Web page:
If someone had told me five years ago that I’d run a half marathon and finish fifth in 75:12—which would be the slowest time of my professional running career—and that it would be one of the most meaningful experiences of my running career, I would have laughed and told them, “No way possible.”
But that’s exactly what I did on June 17 at the Garry Bjorklund Half Marathon in my hometown of Duluth, Minn. Somehow, I’ve finally gotten back to what makes me happy.
My running has changed so much for me over the years. In the beginning, it was something I did on occasion. A couple of times a year, I’d slap on my Keds and go run as hard as I could in a local race. This would usually involve a ridiculous amount of nerves and a great deal of late-race panting. Pacing was something I wouldn’t learn until college.
When I started organized running at age 12, I ran because it made me feel free. After years of trying lots of other sports with no real success, I finally found something that came naturally. I didn’t have to think about any sort of technique—I could just run. When I joined the high school track team while I was in the seventh grade, practice was the best part of my day, my friends and me running along discussing the day, schoolwork, relationships. I looked forward to it all day. It was a chance to be with my friends and be 100 percent my authentic self. We would run along creek beds and on muddy trails, down to Lake Superior and sometimes take a dip in the lake.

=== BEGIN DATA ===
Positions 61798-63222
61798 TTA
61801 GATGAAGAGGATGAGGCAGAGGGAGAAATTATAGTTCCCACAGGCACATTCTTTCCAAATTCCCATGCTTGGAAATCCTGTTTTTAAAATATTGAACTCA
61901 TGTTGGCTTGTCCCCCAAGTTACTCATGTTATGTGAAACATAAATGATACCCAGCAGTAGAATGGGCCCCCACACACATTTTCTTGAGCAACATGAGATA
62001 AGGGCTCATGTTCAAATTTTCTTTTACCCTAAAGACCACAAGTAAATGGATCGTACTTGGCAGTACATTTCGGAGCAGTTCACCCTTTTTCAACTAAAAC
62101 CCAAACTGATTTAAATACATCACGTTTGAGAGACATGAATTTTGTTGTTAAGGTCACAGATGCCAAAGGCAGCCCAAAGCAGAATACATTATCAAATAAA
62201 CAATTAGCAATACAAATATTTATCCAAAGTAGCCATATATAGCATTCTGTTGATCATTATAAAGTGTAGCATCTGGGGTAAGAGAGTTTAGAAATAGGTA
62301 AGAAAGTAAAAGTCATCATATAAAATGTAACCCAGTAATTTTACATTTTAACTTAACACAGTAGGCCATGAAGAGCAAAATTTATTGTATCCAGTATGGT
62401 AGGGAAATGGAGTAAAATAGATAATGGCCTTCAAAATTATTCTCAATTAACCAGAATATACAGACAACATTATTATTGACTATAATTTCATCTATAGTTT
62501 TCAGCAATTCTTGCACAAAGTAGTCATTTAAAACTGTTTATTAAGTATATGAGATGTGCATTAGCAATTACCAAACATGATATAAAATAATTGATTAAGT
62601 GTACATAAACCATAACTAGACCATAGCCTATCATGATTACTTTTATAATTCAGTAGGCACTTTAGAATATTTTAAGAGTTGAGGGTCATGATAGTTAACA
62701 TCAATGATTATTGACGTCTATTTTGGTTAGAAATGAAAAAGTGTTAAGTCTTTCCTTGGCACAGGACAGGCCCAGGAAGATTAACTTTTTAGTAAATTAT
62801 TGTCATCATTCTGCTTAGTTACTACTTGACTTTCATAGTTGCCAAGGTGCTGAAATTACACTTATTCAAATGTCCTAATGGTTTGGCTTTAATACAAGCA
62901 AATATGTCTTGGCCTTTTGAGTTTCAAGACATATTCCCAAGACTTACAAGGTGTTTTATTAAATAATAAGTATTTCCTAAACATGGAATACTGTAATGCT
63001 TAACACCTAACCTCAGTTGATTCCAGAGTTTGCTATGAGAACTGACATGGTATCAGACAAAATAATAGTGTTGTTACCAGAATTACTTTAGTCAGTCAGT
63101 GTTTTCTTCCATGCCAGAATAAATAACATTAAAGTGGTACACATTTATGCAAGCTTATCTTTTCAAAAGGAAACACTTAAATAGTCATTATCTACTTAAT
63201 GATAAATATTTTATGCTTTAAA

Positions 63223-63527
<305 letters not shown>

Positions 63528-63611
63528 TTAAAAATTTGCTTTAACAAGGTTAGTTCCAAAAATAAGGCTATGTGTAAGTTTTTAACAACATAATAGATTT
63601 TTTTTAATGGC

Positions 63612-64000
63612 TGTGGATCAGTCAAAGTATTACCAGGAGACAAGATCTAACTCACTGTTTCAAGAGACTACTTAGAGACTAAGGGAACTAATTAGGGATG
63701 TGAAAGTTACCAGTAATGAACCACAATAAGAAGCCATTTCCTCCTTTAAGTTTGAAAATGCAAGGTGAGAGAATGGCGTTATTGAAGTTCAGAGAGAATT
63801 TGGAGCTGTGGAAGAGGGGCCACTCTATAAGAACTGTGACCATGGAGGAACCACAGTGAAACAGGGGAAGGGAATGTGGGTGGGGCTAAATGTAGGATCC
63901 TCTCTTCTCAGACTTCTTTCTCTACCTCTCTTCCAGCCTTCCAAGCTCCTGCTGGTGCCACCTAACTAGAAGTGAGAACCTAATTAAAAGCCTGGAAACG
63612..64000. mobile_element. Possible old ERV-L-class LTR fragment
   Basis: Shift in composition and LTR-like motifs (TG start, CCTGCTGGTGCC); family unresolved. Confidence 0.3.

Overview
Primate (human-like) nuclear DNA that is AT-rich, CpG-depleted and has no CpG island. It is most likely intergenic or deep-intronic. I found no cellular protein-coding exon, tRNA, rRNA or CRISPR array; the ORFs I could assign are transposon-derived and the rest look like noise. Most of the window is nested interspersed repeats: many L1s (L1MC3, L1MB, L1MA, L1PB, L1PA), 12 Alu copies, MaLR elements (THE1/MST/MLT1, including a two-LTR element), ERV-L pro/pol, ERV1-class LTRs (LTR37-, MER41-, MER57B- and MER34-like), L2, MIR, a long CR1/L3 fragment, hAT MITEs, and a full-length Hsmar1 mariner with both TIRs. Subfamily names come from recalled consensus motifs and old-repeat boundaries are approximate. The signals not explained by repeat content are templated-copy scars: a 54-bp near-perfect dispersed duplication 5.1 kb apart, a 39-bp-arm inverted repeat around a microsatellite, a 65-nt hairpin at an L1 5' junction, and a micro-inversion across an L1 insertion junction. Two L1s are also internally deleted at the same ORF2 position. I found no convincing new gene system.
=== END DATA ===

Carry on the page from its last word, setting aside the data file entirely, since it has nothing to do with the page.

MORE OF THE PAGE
By the time I entered high school, running was my life. My best friends ran, and I proudly raced for state championships for my school. We ran because we loved it and each other. We ran because it kept us real and honest. We ran because we needed it and each other. We were each others’ biggest cheerleaders and fans. We formed a bond that could never be broken.
College running was more intense. There were scholarships on the line and the constant pressure to perform. Everyone was a high school state champion in our program, and for us national titles were at stake. Amid those challenges, I blossomed as an athlete in that environment. If my coach believed I was capable, I performed. I trained harder than I ever had. I studied in class, and I studied the history of the sport—the legends who had come through the program at the University of Colorado. I wanted to be a legend. I wanted to deliver under pressure. And I did deliver, with three individual NCAA titles. But toward the end of college I started to feel a little extra weight on my shoulders. Expectations set in. I was happy to graduate, to move on, to become the young and inexperienced one again.
And then I was truly living my dream. Running for a living! Working to make an Olympic Team! This is what I dreamed of when I won my first Minnesota state title back in 1993! But it wasn’t the glamorous life I had imagined. I couldn’t stay healthy. I trained by myself. I missed my tribe, my group of friends. I couldn’t get out of the injury cycle. I started to resent running. I told my family that the fact that I was once a good runner now felt like a curse. I knew what I was missing out on. After a few years, my husband, Adam, and I decided to move to Oregon. Join a team, get teammates. Start anew.